This is going to be quick, I hope, and dirty, I’m sure. What I’m up to is taking the first crude steps toward an argument about why putting memes in the head makes culture unintelligible.
Dawkins’ central insight, and the only reason to think about memes at all, is that, properly understood, properly cultural evolution is a regime where the beneficiary of successful cultural change (see my post, Roles in Cultural Interaction) is some kind of cultural entity rather than the organism that exhibits, uses, creates, that cultural entity. Call this the memetic regime. In gene-culture coevolution, by contrast, it is the organism that benefits from successful cultural change.
That is, in the regime of gene-culture coevolution, cultural inheritance is simply mode of behavioral inheritance that is different from, and more rapid, than ‘ordinary’ gene-mediated behavioral inheritance. All of animal culture is inherited in this regime. And this regime remains active in human life as well, though it is swamped by the memetic regime.
The question I’m asking is when, and why, in human prehistory did the memetic regime emerge? Stone tools emerge in the archeological record roughly 2.5 million years ago. Finely crafted hand axes–if that, indeed, is what they are–show up 1.5 million years ago. The shapes of these hand axes are conserved over 100s of thousands of years. They don’t change.
On the one hand, these artifacts indicate a level of craftsmanship beyond that we see in any animal. But they don’t show evidence of rapid and directed change. Do they exist fully within the regime of gene-cultural co-evolution? The question is not, of course, simply about the tools and axes themselves, but about the entire way of life in which they are embedded.
I don’t, of course, know the answer to that question. But if they are pre-memetic, then when did the memetic regime emerge, and why?
One obvious inflection point would be the emergence of language as we know it, which seems to have happened between 200,000 and 50,000 years ago. If that’s when the change happened, why? What is it about language that facilitated that change?
I note, as many others have, that language codes, like the so-called genetic code, are based on a fixed and relatively small inventory of sounds (phonemes), with the number varying from one language to another (from 10 or so to 100 or more). These elements are themselves meaningless, but they are combined into units that do have meaning (morphemes). Because these elemental units are digital in character rather than analog, they and their combinations are readily and accurately distinguished from one another. This allows for a great variety of readily distinguishable units.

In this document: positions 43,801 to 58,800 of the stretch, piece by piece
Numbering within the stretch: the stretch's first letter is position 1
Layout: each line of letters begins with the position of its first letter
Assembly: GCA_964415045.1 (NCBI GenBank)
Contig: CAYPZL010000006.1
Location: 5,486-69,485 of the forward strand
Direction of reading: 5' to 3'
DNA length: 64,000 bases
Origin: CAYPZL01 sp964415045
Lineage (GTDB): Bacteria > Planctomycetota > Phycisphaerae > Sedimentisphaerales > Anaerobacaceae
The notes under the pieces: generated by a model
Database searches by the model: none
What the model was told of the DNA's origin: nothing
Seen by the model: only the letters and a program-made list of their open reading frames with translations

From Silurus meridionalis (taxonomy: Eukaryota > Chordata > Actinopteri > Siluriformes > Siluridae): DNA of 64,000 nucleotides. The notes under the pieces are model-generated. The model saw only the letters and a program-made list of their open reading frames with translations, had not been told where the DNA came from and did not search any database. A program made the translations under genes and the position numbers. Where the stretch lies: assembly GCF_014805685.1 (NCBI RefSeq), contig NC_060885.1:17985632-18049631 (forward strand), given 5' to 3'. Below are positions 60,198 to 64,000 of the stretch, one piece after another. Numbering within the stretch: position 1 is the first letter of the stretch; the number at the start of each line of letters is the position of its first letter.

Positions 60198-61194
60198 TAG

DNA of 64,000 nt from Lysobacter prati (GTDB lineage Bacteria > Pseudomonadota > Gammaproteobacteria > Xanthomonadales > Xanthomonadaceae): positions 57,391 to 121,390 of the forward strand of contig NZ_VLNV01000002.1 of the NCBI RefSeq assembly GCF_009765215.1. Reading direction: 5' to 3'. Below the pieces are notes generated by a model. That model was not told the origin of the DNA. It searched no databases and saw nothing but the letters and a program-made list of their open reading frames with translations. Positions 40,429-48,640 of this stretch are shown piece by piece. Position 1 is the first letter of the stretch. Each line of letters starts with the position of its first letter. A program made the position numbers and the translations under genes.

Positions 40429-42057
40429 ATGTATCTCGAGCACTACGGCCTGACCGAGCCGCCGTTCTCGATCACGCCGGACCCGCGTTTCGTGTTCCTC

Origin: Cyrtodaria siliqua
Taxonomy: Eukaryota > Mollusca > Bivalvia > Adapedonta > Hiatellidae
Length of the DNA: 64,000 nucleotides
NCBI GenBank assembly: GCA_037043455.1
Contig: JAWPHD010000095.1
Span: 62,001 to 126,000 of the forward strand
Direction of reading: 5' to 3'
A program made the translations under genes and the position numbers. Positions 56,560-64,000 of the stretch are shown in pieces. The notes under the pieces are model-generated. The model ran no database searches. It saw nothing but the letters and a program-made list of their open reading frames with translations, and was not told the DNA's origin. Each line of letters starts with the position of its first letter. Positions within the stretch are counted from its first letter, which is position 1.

That’s one thing to consider.
But we must also consider the fact the relationship between a meaningful unit and that meaning is an arbitrary one. It is established by convention. But this also means that word meanings must be negotiated in interaction. There is no way any Special Language-Giving Being can step outside of language to establish word meanings and then to teach those meanings to those ordinary individuals who remain stuck in language.
And THAT, I suspect, is what necessitates the emergence of the memetic regime. Meanings are negotiated. And those meanings may change over time, over years and decades. The memetic regime (somehow) allows individual to communicate with one another while meanings change.
* * * * *
THAT, of course, is far from an argument. At this point it is simply assertion.
I note, however, that learning language poses challenges that are different from learning how to craft a stone tool. There’s nothing hidden about the tool or the procedures you need to craft it. The tool itself is fully visible, and is visible its beginning in a crude black through its transition to a finished tool. And the procedures for crafting the tool are visible as well. The teacher cannot, of course, give the apprentice the feel of working with the material. The apprentice has to learn that for himself, and that learning is often difficult.
But language, language is quite different. The meanings of words are not visible at all. They reside only in the speaker’s head. To be sure, some words have physical referents, but establishing such reference is not straightforward. And there are many words, important words, without obvious physical referents, e.g. faith, hope, and charity. How are the meanings of such words established and taught?
* * * * *
The problem with giving memetic status to word meanings (and to ‘ideas’ in general), as Dennett does and as many others do, is that it renders the emergence of language unintelligible. It requires that word meanings be given transcendentally (though sky-hooks, to use one of Dennett’s favorite metaphors).
No, the memetic elements of culture can exist only in the public realm where they are visible to all.
* * * * *
For a discussion of the problem of word meaning, see Cultural Evolution 8: Language Games 1, Speech. In particular, see the section, Language Games & Game Theory, where I discuss the ideas of William Croft, Explaining Language Change: An Evolutionary Approach, Longman (2000).